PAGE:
Home Health & Hospice

Seven Steps to Reasonable and Necessary Teaching

Homecare Insider, January 4, 2010

Teaching must be reasonable and necessary to treat the patient’s illness or injury or else the agency faces a denial of payment from Medicare.  These seven steps can help build a case.  
Step 1:  Identify the patient or caregiver’s knowledge or skill deficit and connect it to the patient’s illness.  
To review the principles of reasonable and necessary teaching, click on — (Link to Dec. 21 article after it moves from home page.)
Step 2:  Identify the patient or caregiver’s limitations.  
These limitations define the parameters that affect the teaching and response.  Example:  The patient has a hearing impairment.  
Step 3:  Develop and implement a teaching plan to correct or minimize the knowledge or skill deficit.  
Identify a goal (what the patient will learn), determine a target date, and define interventions to accomplish the goal.  
Step 4:  Use the plan of care to support the teaching plan.  
Summarize planned teaching interventions in Locator 21.  Identify a diagnosis that connects with the patient’s learning need.  Detail medications, procedures, safety measures, other items of care, which will be part of the teaching plan.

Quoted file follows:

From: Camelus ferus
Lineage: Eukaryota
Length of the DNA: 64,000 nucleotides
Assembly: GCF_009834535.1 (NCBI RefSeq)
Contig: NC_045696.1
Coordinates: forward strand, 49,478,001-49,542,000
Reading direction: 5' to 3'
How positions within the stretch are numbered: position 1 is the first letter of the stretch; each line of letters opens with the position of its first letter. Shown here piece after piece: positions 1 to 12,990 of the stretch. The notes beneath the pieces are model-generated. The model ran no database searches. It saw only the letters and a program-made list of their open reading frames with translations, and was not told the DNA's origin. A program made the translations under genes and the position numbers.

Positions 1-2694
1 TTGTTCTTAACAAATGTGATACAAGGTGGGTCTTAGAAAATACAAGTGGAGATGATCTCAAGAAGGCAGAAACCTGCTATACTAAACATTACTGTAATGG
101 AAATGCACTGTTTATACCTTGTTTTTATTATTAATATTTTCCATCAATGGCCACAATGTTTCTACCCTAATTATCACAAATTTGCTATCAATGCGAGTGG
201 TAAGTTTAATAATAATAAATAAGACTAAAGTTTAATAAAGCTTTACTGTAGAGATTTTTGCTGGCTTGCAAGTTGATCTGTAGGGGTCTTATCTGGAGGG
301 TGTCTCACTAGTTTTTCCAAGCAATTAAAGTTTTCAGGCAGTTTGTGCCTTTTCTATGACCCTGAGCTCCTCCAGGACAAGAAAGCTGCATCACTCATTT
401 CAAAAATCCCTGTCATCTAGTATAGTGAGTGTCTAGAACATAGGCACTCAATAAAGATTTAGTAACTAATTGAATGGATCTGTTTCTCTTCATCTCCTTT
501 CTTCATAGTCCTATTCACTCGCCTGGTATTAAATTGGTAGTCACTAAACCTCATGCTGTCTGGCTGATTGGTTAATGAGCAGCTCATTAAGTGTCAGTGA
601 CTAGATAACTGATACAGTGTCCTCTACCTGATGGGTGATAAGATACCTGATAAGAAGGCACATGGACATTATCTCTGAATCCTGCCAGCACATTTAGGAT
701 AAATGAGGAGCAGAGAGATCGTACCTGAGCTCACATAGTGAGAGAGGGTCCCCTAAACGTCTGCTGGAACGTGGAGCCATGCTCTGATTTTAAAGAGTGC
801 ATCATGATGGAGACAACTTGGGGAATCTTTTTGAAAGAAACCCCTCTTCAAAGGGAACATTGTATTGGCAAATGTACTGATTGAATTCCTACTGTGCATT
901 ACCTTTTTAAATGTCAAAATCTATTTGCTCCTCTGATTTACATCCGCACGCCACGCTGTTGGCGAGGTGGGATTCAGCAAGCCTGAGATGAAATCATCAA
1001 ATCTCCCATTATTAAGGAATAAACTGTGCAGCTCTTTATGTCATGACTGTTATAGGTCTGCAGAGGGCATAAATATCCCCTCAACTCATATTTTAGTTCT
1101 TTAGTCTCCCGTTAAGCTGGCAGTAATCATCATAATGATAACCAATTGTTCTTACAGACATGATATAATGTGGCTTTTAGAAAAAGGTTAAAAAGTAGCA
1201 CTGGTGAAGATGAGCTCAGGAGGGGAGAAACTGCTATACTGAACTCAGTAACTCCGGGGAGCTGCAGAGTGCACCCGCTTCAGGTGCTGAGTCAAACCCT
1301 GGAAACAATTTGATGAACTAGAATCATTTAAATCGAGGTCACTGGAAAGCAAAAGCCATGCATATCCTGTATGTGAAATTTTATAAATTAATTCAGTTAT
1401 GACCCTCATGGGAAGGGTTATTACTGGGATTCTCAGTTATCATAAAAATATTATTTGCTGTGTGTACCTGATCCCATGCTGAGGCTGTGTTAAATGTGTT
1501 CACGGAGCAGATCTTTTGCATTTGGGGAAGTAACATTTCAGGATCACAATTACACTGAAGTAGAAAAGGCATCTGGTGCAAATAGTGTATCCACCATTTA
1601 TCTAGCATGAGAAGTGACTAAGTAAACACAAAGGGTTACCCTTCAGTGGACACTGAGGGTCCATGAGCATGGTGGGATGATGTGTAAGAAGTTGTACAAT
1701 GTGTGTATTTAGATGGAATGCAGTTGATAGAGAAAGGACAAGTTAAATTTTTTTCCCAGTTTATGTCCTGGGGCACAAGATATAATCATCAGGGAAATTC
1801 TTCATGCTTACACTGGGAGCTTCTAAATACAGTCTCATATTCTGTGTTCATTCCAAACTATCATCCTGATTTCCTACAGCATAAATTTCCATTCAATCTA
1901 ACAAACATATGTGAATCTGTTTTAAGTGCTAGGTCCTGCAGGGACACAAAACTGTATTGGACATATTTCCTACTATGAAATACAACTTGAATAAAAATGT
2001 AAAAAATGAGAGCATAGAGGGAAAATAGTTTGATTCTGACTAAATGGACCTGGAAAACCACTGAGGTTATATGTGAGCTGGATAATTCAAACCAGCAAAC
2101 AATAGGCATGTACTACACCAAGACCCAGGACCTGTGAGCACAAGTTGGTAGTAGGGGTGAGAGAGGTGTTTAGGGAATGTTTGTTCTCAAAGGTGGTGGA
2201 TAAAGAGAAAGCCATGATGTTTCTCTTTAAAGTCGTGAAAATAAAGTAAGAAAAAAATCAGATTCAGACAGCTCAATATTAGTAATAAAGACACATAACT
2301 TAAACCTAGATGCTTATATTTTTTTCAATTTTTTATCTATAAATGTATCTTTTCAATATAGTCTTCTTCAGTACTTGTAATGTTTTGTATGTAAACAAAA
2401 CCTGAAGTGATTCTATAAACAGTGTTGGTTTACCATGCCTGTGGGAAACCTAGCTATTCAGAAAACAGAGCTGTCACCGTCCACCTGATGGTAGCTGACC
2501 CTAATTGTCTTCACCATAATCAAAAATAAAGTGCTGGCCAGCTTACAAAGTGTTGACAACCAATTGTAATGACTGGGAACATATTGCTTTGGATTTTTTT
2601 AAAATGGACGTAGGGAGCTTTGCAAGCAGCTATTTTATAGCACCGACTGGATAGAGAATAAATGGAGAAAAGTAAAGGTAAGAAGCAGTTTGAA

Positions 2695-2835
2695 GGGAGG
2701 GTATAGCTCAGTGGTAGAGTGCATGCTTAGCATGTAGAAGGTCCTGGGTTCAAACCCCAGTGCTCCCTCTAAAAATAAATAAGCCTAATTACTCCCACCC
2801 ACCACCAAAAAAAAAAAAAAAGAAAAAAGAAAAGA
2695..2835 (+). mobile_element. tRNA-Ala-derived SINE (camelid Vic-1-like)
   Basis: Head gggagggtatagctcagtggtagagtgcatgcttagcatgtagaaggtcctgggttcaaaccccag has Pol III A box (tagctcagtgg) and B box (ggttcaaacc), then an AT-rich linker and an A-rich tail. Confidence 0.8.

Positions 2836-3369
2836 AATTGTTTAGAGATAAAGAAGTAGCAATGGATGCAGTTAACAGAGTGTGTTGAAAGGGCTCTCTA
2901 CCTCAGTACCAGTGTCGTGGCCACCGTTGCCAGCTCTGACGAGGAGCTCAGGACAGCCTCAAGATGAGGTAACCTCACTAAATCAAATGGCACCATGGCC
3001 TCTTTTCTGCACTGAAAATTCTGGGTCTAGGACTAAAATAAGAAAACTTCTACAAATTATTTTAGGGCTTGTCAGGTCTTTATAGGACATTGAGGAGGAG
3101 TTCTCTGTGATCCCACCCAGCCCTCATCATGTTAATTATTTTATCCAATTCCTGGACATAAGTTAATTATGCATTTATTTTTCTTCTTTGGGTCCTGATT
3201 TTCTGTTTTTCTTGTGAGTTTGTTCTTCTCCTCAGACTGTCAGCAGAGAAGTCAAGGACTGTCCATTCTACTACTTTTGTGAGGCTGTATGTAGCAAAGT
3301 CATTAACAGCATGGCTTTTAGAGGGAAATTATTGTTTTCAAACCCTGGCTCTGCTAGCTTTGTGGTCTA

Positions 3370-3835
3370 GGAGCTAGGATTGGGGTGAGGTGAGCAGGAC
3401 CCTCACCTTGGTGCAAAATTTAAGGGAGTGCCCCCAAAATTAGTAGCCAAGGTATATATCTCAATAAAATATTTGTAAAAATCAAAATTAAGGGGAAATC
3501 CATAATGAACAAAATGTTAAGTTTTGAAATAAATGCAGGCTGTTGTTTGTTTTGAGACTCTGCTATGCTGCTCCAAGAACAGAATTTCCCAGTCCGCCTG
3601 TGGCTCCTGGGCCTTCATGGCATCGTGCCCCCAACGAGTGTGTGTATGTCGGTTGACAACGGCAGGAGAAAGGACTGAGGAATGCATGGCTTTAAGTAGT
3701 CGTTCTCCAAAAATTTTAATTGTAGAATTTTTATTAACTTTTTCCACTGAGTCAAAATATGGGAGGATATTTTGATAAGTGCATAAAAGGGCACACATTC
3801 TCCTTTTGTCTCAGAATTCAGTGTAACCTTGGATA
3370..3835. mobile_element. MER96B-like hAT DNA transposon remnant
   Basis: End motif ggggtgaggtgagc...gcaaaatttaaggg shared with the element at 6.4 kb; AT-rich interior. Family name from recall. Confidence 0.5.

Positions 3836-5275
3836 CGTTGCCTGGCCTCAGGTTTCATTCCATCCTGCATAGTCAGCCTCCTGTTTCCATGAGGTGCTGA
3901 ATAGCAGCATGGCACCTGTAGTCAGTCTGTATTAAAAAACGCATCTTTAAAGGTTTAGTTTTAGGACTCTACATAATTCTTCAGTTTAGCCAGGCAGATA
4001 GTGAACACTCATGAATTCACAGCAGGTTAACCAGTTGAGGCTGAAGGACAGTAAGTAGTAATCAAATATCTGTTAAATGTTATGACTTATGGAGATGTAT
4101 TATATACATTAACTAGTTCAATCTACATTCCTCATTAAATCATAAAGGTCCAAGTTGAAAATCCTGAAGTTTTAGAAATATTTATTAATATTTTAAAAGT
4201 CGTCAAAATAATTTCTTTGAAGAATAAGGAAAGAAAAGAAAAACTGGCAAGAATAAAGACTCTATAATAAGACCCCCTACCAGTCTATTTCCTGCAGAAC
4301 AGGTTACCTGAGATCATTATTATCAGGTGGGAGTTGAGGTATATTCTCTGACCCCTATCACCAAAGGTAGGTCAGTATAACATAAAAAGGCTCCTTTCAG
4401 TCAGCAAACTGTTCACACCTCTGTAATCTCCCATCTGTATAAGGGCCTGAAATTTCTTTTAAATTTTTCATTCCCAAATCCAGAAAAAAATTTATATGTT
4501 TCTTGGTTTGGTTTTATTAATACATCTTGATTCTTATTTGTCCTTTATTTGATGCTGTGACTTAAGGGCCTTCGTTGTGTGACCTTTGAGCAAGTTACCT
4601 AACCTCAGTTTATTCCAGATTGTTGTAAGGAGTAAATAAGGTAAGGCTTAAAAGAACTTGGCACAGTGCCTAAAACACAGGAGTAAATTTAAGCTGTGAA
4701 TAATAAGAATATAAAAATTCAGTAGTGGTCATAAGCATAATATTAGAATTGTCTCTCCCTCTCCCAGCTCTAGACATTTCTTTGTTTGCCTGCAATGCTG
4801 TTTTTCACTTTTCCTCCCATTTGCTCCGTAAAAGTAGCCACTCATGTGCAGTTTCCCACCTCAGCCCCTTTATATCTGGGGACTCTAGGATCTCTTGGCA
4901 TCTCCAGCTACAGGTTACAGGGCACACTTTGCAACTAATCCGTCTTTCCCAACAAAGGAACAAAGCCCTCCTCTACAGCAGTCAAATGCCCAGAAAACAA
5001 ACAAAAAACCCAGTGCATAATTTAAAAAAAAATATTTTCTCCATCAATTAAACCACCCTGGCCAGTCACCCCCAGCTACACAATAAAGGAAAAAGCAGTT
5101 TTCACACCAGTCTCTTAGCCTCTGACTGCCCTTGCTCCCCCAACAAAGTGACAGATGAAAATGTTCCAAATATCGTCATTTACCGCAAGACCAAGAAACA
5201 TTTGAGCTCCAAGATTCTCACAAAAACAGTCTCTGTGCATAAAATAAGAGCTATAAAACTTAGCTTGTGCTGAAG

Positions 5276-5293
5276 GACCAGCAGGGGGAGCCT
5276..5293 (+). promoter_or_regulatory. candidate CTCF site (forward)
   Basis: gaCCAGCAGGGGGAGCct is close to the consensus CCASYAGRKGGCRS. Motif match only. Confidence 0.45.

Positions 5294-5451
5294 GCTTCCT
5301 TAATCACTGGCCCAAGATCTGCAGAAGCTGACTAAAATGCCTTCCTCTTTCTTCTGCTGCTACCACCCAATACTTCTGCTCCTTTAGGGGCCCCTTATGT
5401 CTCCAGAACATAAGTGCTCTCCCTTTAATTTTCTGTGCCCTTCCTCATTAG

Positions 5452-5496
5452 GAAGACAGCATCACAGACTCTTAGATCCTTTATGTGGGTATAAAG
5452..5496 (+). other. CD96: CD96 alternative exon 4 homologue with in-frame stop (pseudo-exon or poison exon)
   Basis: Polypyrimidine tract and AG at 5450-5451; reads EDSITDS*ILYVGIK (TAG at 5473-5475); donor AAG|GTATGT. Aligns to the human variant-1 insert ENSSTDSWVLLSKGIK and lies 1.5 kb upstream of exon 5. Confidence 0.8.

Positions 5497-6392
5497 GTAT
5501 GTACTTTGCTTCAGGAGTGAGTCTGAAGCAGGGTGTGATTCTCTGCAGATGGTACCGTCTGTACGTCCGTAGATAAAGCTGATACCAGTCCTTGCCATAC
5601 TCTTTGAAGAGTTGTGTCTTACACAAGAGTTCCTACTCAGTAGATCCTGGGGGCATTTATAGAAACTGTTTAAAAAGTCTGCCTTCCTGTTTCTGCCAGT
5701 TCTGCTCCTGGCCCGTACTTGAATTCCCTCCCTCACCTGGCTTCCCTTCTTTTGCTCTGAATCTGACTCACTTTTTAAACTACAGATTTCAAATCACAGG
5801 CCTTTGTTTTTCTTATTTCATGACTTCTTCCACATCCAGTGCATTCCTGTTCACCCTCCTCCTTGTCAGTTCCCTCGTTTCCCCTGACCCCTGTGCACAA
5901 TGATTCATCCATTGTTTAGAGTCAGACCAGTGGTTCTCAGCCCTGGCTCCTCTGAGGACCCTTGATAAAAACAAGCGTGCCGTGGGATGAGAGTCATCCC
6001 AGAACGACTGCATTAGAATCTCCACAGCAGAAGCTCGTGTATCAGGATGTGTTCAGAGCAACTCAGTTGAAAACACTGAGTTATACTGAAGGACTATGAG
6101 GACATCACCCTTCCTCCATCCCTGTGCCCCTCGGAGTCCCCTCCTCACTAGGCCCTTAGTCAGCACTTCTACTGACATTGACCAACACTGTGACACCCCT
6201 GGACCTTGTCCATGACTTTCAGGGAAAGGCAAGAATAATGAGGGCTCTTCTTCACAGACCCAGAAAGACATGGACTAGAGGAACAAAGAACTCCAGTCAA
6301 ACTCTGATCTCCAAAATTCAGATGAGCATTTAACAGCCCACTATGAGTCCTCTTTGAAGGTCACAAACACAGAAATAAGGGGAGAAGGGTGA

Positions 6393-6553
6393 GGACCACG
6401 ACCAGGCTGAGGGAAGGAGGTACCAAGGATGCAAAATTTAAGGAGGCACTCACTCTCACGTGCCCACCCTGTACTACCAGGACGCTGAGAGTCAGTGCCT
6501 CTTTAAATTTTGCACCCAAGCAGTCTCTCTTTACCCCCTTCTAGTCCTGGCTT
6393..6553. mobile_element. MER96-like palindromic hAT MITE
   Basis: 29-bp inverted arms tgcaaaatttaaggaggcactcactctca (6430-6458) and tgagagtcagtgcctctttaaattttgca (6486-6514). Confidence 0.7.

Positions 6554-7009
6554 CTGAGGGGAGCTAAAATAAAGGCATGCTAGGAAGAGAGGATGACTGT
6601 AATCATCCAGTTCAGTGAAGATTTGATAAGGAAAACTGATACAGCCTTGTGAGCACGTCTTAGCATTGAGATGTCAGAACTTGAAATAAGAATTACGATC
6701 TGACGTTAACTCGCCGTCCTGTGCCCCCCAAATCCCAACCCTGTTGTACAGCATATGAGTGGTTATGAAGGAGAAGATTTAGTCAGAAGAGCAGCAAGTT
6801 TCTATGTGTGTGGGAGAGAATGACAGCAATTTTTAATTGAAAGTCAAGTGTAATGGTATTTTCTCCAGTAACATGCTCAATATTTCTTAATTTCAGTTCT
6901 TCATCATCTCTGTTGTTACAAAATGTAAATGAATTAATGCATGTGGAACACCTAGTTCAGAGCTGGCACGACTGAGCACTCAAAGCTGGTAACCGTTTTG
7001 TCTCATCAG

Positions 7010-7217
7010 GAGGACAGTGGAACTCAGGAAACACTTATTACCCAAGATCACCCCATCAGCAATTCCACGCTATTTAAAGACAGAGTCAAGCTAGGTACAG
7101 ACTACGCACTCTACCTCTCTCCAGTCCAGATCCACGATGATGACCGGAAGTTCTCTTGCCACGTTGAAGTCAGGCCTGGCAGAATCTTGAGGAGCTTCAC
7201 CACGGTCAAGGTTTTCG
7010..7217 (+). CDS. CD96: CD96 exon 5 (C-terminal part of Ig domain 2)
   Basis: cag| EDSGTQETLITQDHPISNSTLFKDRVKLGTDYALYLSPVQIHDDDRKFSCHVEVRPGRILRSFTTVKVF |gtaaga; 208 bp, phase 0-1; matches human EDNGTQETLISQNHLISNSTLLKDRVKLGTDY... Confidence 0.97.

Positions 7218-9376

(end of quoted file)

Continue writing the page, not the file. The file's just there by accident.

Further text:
Step 5:  Document teaching interventions.
Use action verbs such as “demonstrate,” “teach,” or  “instruct.”  Include enough specifics so it becomes obvious what you taught.  Examples:  “Taught patient about meal exchanges in 1800 calorie ADA.”  “Instructed patient in dressing disposal techniques and handwashing.”
Step 6:  Evaluate and document the patient’s response and progress with regard to the identified knowledge or skill deficits.  
The patient must demonstrate progress if you plan to continue teaching.  Example:  “Observed patient remove and discard soiled dressings using appropriate technique.”
Step #7:  Record any changes in the plan of care or the patient’s condition to support extended teaching or reteaching.  
Examples:  1) “The patient sets up medications correctly but still is unclear as to the side effects and precautions, and how to modify the Coumadin dosage as directed by the physician.”  This documentation supports reteaching of side effects and dosage modification.  2) “Instructed patient in modified wound care procedure—irrigation, application of ointment.”  This comment justifies teaching the patient about the changes in the procedure.  Also know when to draw the line on reteaching.  If it becomes evident that the teaching is not having any lasting effect on the patient's behavior, repeated teaching is not reasonable and necessary.

Skilled Nursing Services:  In Focus, a video program, takes a nurse through the four skilled nursing services.  To discover how this program can strengthen Medicare service delivery, click on — http://www.beaconhealth.org/cgi-bin/ccp51/cp-app.cgi?pg=prod&ref=22-440-00.